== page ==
A relatively quick read, I was surprised by how much was explained in regards to plot points from the previous novels. Though completely separate, each novella provided a larger piece of the whole and really helped to further my comprehension behind various gods/goddesses' motives in regards to their behaviour with Kate. I will say that as a whole, their behaviour is horrendous - most of their actions are done out of jealousy or anger and they seem to be almost completely governed by their emotions. But, their overly emotional responses also made for some exciting reading!
Calliope's story was definitely the most heart-breaking, as her misery was the result of her desire to trust in Walter and his faithfulness. Having a little more insight into the manner of Walter's betrayal really helped to explain the level of Calliope's hurt and the reasons for her layers of resentment. While I can't completely reconcile that resentment with her treatment of Kate, it helps explain at least some of her anger.
Ava and James' stories were both interesting, but probably my least favourite of the anthology. Ava struggled on the surface, but was eventually given everything she wanted with minimal eyelash batting, and I had a hard time relating to James and his struggles, as his story involved a new character who I had little attachment to.
Persephone's story simultaneously made me pity her situation and better understand her choices while at the same time, despise her even more. Though I now understand that she acted out of the belief that she had no choice, marrying Henry is something she should have delayed. Her reaction to the Underworld could have been prevented had she spent any amount of time there before her marriage and her actions once she was living in the Underworld were nothing short of selfish and hurtful. She consciously hurt Henry with literally every choice she made, but was able to continually set aside her guilt for causing him pain by justifying her actions as her pursuit of happiness - something she felt she deserved regardless of the consequences for others.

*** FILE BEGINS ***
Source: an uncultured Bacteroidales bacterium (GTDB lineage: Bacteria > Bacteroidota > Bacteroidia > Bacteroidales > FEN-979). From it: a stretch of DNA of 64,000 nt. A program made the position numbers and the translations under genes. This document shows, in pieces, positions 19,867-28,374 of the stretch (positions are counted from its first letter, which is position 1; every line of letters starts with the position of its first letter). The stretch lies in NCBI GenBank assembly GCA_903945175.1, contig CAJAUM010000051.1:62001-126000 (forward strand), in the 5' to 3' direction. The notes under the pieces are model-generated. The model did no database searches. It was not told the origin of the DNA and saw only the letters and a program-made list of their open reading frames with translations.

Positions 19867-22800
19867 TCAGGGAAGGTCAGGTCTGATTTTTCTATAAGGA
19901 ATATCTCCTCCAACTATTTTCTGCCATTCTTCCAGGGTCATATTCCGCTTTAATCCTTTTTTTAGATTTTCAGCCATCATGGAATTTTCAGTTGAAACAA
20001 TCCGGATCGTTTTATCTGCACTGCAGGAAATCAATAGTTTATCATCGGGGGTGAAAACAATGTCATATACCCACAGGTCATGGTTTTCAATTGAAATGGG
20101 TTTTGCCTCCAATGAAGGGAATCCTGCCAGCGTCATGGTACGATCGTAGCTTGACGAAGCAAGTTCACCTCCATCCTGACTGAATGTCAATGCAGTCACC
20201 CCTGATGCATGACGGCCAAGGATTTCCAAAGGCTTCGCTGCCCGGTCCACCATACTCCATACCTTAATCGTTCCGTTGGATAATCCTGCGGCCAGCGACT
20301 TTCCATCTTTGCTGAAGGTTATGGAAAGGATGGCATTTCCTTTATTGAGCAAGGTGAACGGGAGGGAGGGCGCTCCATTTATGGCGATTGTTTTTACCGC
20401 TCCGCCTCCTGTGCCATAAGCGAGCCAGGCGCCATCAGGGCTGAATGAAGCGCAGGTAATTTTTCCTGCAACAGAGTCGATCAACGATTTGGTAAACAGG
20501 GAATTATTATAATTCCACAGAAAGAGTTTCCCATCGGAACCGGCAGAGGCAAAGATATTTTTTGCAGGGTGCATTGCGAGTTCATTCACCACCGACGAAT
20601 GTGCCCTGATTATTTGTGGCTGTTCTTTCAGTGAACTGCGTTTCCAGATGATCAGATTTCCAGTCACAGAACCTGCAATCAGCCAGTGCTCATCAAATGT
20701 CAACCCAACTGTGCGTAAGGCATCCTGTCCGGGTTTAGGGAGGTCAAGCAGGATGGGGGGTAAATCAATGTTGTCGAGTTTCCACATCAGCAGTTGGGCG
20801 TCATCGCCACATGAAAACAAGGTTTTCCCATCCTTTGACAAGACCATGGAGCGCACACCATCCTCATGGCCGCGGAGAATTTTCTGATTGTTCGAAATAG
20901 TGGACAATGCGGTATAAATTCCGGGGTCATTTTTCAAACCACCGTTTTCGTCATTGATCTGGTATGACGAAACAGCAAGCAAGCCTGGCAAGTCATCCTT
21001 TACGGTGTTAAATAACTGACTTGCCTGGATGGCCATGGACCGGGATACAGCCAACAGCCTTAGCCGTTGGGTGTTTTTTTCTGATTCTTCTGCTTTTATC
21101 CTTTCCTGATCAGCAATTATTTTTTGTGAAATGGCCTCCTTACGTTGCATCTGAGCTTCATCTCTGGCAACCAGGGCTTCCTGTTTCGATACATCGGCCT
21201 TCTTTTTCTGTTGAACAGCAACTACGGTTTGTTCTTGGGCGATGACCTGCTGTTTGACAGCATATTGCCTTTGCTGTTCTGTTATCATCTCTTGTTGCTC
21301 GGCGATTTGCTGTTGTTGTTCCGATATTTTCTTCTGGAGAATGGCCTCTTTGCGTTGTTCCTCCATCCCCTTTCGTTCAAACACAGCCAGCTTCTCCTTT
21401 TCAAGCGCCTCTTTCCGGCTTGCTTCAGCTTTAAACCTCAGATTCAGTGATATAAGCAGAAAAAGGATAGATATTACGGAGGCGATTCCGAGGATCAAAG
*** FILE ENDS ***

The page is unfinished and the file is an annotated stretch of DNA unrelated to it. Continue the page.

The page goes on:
As for Henry, his was the story I was most looking forward to and I have to admit, I'm a little disappointed. Other then a small glimpse into how deep Persephone's betrayal hurt him and how long he went without a companion, most of his story has already been told in previous novels. I was hoping for an explanation of his unconditional love for Persephone, or his reasons for distancing himself from Kate, and was given very little in either department.
Overall I really enjoyed The Goddess Legacy, and appreciated the insight into why the gods and goddesses act the way they do. I really think it will make my reading of The Goddess Inheritance a little more enjoyable, as I'll go in with more understanding about the gods/goddesses I'm reading about!
If you haven’t read the other books, don’t worry. You can read this anthology and it won’t spoil anything. In fact, you might have a better understanding of the characters’ motivations from the other books if you do read the short stories/novellas first. For instance, reading the stories really makes me dislike Zeus. What a pig. I actually felt sorry for Hera (for a hot minute). I think my favorite story of them all was James’ story. I never felt like I understood him in the books, but now I have a whole new insight into his being. I actually felt compassion for him and complete sympathy for what made him the character he became. The same goes for Henry. (I love him!) What a sad, sad story. But most importantly, you get inside Hera’s head. I felt sorry for her at first, but as the stories continued, I really began to see what a warped and twisted character she was. What she became really makes sense in relation to the series. Now I fully understand her level of evil and how low she can sink to get what she wants.
This is a must read. You’ll love it, even if you don’t like the series. If you enjoy mythology, you’ll also love the twists on the classic tales that are written on these pages. Read it. Now.